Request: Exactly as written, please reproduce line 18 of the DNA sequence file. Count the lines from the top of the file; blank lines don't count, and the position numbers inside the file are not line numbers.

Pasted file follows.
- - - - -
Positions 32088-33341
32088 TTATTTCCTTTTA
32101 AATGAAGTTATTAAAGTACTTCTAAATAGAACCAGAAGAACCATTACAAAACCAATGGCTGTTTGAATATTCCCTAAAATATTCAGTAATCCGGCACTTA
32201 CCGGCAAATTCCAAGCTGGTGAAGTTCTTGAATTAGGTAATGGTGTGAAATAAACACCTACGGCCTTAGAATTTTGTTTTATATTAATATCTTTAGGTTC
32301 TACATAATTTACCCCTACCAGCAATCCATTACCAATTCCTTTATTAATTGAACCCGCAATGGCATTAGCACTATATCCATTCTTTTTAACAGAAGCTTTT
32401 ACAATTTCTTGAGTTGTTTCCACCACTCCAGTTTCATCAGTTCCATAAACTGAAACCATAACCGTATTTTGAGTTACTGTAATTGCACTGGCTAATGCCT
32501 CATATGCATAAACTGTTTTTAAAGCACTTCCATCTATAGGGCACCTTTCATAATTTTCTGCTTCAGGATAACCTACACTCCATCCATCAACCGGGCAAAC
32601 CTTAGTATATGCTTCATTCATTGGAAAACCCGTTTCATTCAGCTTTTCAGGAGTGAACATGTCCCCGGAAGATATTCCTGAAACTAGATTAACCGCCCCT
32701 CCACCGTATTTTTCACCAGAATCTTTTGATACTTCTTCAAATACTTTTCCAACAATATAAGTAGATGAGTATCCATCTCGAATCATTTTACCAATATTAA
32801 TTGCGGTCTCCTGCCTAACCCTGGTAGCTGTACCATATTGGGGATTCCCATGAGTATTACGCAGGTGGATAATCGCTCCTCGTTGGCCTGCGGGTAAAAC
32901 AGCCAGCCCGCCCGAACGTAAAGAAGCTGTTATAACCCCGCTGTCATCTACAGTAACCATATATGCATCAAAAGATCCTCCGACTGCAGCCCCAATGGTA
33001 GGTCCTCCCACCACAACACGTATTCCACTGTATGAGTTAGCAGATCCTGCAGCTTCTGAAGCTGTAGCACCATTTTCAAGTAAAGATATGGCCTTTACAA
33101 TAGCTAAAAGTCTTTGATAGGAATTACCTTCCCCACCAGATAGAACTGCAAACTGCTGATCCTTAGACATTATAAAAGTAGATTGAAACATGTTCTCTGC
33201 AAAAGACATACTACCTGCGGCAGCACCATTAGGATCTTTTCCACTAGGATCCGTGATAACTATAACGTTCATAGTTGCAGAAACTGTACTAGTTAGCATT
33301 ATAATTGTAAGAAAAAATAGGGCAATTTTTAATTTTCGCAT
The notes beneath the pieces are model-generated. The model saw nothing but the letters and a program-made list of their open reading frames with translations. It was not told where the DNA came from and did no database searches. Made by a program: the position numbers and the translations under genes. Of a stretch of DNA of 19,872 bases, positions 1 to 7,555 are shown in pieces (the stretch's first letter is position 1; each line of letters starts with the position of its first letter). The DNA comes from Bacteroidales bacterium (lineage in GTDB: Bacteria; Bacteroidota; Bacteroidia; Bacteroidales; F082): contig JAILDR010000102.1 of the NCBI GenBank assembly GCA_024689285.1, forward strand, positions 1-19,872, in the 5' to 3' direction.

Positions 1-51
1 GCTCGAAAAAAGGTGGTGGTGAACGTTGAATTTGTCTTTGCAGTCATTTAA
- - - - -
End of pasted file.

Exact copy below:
1 GCTCGAAAAAAGGTGGTGGTGAACGTTGAATTTGTCTTTGCAGTCATTTAA